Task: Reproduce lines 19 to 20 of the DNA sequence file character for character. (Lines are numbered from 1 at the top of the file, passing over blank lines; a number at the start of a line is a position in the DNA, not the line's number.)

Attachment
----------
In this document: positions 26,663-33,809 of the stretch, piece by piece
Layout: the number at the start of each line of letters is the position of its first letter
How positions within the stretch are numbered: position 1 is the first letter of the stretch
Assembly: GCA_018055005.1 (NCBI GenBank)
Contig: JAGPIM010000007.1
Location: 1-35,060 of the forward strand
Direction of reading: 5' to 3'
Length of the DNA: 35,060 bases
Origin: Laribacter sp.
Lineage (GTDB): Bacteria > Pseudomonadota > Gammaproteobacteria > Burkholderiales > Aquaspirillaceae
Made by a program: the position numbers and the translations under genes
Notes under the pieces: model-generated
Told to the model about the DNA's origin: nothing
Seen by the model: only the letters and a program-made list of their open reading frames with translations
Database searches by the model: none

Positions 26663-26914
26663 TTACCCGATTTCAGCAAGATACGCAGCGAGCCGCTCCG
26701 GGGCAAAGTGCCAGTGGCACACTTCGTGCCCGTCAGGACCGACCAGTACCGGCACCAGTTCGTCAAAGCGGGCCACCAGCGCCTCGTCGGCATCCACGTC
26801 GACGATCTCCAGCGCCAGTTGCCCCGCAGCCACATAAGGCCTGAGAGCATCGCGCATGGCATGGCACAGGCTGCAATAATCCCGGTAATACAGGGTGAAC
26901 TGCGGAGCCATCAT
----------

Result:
26801 GACGATCTCCAGCGCCAGTTGCCCCGCAGCCACATAAGGCCTGAGAGCATCGCGCATGGCATGGCACAGGCTGCAATAATCCCGGTAATACAGGGTGAAC
26901 TGCGGAGCCATCAT